2. 2 Thessalonians 2:5-11 The Spirit of God will remove His restraining influence and check on man's evil, and the Anti-Christ will have full liberty to increasingly and gradually exercise full dominion over this planet. One purpose of this period will be to judge unbelieving man's sin. A second main purpose for this period will be to prepare Israel for her coming Messiah at the end of this period. However, we gain a clear third purpose: destruction of Satan's man - the Anti-Christ.

    The encouragement Paul gives to his readers is that because of Jesus' catching away of His Church just before the "Day of the Lord" or Tribulation period, the Christian will not have to endure all that will transpire in that seven period of time. 


1. To say there will be seasons of trial or tribulations throughout the history of Christ's church or the individual lives of God's people cannot be disputed. In fact suffering and trials of all sorts is to be the norm for anyone wanting to be Godly in Christ Jesus. (Acts 14:22; 2 Timothy 3:12) However the testimony of scripture bears out the fact that the Tribulation period (the whole seven year period of time spoken of in Daniel and elsewhere) is unique in terms of its intensity and character and thus merits its own unique study and understanding.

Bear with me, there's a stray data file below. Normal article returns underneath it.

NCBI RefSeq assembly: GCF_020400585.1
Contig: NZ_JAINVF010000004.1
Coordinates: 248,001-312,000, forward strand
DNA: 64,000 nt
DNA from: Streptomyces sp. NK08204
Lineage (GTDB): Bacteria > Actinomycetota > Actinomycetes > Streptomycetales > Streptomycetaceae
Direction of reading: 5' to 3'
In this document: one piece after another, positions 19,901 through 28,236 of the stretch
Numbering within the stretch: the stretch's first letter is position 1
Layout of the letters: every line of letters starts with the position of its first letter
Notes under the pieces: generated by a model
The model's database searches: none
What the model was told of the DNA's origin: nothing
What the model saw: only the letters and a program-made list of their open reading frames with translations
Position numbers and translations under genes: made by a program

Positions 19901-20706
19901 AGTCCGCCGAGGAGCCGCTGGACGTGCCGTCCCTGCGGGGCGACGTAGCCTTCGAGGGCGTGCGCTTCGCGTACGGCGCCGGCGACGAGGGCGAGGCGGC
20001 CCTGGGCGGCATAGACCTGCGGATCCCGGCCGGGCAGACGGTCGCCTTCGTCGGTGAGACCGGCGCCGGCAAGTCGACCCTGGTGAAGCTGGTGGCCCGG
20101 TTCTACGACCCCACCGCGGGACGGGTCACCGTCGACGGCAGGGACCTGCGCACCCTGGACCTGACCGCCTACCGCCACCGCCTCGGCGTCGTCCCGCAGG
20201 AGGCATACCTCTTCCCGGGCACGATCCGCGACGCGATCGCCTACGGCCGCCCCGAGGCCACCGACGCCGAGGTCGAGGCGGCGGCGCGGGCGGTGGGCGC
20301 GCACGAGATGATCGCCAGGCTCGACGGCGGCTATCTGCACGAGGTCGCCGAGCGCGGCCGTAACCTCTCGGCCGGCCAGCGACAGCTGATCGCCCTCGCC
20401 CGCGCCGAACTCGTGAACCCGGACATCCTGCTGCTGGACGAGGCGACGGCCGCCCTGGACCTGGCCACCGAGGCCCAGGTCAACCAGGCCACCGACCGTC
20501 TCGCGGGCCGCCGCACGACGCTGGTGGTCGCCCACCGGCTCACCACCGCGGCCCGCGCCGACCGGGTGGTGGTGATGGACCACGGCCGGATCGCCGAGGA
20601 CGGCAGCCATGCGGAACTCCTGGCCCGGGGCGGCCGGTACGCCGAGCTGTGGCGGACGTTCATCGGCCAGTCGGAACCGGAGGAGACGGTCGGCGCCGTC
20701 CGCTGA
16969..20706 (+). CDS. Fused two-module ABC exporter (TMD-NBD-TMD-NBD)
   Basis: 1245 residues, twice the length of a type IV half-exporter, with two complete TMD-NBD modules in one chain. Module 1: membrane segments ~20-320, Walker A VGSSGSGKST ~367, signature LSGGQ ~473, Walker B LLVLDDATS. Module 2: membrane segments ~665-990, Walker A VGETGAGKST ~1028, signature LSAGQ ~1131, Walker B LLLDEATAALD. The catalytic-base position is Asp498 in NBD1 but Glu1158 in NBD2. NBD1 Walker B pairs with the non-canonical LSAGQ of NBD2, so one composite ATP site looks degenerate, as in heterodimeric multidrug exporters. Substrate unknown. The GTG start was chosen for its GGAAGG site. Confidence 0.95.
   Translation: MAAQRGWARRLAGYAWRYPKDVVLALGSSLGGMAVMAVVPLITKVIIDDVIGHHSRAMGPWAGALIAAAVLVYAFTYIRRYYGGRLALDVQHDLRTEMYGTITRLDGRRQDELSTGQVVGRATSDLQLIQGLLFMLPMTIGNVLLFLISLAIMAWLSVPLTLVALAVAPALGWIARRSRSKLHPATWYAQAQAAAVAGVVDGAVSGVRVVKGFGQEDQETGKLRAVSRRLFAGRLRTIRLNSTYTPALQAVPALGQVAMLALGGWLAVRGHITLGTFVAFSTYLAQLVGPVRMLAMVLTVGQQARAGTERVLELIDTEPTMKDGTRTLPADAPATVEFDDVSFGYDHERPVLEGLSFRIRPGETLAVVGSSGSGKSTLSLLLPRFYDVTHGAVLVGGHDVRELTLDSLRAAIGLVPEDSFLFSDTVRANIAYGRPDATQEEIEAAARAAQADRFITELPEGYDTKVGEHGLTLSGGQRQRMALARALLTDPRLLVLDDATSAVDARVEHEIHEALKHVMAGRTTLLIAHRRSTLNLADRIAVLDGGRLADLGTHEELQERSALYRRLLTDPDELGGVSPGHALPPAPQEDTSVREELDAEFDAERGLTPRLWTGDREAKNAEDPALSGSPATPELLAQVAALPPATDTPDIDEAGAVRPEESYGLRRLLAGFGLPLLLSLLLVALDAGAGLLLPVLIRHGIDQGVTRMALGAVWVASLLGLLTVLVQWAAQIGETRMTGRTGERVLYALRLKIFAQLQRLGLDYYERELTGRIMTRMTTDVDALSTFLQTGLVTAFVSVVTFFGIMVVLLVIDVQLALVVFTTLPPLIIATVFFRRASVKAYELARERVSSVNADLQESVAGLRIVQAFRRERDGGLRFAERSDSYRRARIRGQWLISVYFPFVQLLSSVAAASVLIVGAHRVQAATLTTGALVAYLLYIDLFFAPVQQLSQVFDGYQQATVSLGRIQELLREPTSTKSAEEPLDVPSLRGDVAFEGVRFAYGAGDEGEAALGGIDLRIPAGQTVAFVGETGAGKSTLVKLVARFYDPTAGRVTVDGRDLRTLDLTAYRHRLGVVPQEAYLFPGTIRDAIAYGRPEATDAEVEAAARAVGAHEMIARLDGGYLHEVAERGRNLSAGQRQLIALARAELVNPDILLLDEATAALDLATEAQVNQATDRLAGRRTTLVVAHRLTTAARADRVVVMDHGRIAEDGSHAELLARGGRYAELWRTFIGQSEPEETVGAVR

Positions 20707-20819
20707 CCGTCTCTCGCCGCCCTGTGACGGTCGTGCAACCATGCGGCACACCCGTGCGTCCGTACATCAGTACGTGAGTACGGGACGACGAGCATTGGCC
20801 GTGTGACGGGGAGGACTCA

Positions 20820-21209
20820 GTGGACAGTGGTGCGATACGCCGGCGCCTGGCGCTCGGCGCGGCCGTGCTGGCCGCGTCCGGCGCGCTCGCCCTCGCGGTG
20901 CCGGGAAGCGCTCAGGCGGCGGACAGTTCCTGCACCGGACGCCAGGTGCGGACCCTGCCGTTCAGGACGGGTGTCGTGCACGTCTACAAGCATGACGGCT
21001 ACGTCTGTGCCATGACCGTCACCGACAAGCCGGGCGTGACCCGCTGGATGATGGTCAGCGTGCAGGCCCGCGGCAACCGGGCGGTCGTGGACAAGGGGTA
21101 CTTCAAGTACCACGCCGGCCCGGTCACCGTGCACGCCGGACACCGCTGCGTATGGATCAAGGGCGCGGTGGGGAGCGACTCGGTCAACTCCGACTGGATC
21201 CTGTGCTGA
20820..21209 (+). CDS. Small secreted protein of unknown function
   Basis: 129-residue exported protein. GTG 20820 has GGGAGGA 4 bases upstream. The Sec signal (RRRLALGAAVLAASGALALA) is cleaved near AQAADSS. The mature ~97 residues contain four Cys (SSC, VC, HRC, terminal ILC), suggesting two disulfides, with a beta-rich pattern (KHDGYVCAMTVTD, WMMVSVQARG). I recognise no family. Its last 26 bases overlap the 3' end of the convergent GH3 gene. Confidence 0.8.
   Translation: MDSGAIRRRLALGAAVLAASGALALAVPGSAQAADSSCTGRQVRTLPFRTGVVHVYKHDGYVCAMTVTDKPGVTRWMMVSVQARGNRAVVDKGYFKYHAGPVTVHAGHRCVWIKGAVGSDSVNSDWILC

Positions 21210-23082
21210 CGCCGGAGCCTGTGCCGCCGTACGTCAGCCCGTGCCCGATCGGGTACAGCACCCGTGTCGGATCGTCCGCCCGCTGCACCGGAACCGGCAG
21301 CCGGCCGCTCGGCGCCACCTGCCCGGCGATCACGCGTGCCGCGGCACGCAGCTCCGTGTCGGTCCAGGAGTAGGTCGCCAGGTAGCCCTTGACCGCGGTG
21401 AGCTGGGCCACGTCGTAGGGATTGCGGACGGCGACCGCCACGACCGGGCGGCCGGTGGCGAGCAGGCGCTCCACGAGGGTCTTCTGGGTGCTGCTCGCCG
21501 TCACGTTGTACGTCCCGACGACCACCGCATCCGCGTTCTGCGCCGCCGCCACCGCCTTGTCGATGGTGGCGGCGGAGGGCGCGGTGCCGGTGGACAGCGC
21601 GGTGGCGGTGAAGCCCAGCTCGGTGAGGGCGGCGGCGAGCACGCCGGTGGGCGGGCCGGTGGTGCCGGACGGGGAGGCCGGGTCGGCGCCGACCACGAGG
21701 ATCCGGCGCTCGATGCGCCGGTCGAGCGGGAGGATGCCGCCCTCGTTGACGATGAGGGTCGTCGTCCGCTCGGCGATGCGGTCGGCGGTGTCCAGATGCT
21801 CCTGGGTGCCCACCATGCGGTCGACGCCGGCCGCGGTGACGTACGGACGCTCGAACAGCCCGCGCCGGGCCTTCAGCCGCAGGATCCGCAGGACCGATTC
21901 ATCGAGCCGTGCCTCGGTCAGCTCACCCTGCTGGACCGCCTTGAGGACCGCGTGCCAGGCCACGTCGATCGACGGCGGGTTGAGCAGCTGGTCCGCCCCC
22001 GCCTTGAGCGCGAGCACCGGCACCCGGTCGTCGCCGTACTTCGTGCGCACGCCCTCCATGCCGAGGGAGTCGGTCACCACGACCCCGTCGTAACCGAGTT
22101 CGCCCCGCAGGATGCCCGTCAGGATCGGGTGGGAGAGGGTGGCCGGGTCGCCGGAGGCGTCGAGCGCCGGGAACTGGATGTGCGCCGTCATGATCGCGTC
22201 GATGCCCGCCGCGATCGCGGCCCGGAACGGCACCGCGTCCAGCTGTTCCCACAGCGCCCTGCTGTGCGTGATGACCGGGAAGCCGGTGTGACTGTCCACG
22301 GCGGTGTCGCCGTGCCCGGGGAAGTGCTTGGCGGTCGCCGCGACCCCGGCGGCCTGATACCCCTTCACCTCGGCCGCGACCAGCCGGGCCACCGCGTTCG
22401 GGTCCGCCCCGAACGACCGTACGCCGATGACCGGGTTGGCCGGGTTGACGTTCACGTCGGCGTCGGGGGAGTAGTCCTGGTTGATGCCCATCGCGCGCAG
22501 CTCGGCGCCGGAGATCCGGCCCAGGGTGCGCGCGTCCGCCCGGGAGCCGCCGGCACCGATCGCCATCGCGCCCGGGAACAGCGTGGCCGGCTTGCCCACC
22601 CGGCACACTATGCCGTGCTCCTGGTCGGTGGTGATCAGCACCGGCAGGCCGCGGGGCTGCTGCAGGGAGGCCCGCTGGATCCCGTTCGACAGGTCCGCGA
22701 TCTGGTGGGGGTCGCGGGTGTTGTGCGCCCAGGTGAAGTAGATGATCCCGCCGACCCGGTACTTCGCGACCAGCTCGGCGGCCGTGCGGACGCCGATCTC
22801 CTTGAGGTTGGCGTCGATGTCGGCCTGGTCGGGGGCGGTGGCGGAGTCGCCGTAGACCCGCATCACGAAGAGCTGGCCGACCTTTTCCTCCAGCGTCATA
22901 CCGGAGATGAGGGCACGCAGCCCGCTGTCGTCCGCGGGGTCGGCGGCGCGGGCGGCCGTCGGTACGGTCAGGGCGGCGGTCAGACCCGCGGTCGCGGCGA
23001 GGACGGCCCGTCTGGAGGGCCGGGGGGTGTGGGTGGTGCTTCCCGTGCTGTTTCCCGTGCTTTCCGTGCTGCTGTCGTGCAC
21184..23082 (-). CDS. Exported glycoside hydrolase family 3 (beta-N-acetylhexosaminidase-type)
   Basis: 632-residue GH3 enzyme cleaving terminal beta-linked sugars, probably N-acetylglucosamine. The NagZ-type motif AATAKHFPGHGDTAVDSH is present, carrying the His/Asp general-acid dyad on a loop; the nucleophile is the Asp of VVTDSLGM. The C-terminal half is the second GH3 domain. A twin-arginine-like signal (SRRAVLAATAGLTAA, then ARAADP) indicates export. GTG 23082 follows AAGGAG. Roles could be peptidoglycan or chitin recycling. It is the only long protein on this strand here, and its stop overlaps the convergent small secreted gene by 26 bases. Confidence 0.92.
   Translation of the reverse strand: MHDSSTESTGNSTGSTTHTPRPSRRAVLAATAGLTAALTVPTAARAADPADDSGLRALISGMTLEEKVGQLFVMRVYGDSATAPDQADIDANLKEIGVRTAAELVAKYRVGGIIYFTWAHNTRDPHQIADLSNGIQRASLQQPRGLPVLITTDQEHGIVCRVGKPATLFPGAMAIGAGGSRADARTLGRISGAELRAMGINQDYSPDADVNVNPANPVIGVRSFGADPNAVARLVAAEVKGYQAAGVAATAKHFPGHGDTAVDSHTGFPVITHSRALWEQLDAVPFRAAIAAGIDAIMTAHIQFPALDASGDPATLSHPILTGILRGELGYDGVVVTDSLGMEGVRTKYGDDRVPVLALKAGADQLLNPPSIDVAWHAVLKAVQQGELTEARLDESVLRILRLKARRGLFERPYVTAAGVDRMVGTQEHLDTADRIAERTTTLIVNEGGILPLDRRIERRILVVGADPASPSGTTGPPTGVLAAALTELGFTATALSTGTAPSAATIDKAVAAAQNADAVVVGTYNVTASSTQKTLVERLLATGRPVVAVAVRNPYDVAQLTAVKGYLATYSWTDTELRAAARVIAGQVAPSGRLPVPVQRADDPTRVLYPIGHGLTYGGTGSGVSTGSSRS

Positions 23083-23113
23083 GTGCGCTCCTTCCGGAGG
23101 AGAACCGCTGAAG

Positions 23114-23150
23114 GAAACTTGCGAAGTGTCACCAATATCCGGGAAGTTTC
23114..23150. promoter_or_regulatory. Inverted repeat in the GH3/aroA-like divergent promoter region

2. The Book of Zephaniah is perhaps the fullest treatment on this phrase in the Old Testament, being that the entire book is dedicated specifically to describing it. Will this day encompass the entire Tribulation period? Or is this a phrase meant to describe the tail end of the Tribulation period? Zephaniah 1:1-3:11 describes how God will wage war against the nations who have assembled against Him, followed by the promised restoration of Israel and the redeemed in Zephaniah 3:12-20. When we tie in the Old Testament teaching on the tribulation and Jesus' instructions about it, we find out that "the Day of the Lord" will encompass the entire tribulation period. Paul's usage of this phrase contains this built-in assumption, which leads me to conclude the church will not be present in the tribulation period.